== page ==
Family members stand outside their frail wooden house in rural Guatemala.
Unsafe, unsanitary housing is a major problem for Guatemala’s poor.

Housing Poverty in Guatemala

Christmas Campaign Aims to Alleviate Housing Crisis

  • With a housing deficit of more than 2.2 million homes, Guatemala is desperate for solutions for families trapped in unsafe, unsanitary living conditions.
  • A simple cement block house with a solid foundation and weather-resistant roof can dramatically improve a family’s health and well-being.
  • Cross Catholic Outreach partners with local Catholic dioceses and organizations to shelter families in need of a safe place to live.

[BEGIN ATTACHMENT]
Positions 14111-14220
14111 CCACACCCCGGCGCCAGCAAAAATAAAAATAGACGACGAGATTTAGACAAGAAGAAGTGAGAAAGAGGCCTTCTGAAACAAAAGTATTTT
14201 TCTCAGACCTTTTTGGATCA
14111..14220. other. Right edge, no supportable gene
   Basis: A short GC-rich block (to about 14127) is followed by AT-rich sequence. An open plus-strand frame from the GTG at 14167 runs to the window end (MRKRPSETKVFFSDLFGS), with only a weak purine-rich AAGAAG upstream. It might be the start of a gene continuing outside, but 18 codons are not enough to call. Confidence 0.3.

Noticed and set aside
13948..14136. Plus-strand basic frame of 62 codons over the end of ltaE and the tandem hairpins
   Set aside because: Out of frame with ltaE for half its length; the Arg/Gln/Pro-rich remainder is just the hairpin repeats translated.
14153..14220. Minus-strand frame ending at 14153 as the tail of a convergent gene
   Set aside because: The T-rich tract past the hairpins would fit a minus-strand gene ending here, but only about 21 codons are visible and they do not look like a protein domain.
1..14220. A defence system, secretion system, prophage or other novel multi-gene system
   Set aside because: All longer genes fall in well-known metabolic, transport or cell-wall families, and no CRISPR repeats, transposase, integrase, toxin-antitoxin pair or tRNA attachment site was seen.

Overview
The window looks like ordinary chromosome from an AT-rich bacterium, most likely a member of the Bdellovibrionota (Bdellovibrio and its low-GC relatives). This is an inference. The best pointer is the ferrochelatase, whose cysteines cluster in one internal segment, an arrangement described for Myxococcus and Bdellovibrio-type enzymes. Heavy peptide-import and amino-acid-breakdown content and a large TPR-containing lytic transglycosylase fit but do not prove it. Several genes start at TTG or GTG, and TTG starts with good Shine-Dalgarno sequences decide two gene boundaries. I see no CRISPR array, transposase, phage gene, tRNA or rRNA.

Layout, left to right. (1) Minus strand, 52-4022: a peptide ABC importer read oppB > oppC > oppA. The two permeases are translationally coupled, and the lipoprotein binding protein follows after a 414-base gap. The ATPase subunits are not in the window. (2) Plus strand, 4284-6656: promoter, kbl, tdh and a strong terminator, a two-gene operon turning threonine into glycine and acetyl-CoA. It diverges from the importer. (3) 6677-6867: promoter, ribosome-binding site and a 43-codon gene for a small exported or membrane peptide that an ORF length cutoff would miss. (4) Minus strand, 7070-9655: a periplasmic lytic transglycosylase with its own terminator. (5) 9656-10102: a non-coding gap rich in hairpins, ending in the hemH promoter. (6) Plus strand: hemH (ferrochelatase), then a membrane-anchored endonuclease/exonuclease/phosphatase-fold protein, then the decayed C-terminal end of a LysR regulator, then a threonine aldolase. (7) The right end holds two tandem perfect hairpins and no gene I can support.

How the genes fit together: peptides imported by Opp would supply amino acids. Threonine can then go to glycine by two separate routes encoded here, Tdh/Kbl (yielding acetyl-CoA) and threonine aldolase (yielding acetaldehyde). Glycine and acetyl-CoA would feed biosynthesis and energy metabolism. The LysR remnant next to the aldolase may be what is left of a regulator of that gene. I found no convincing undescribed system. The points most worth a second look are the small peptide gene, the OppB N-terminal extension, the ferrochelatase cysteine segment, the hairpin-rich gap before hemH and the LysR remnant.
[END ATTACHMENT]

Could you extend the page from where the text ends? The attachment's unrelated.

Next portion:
• Your gift through the Cross Catholic Outreach Christmas Catalog can answer a family’s prayer for a good home.

Guatemala’s Housing Crisis

From the crowded and impoverished communities of Guatemala City to the clusters of tiny, weather-worn dwellings that dot the vast countryside, Guatemala has a housing problem — and the statistics bear this out. One recent estimate places the housing deficit at 2.2 million homes.

The Guatemalan government also estimates that 500,000 families are at daily risk of a landslide or mudslide, and thousands of homes are damaged or destroyed by floods or landslides each year.

In human terms, this means tens of thousands of Guatemalan families are currently forced to take refuge in makeshift shelters built with inadequate materials such as mud, cane and tarp. Most also go without basic sanitation services and cook their food over open flames in crude indoor kitchens that lack adequate ventilation.

Related: Our 2022 Vision to Relieve Poverty in Guatemala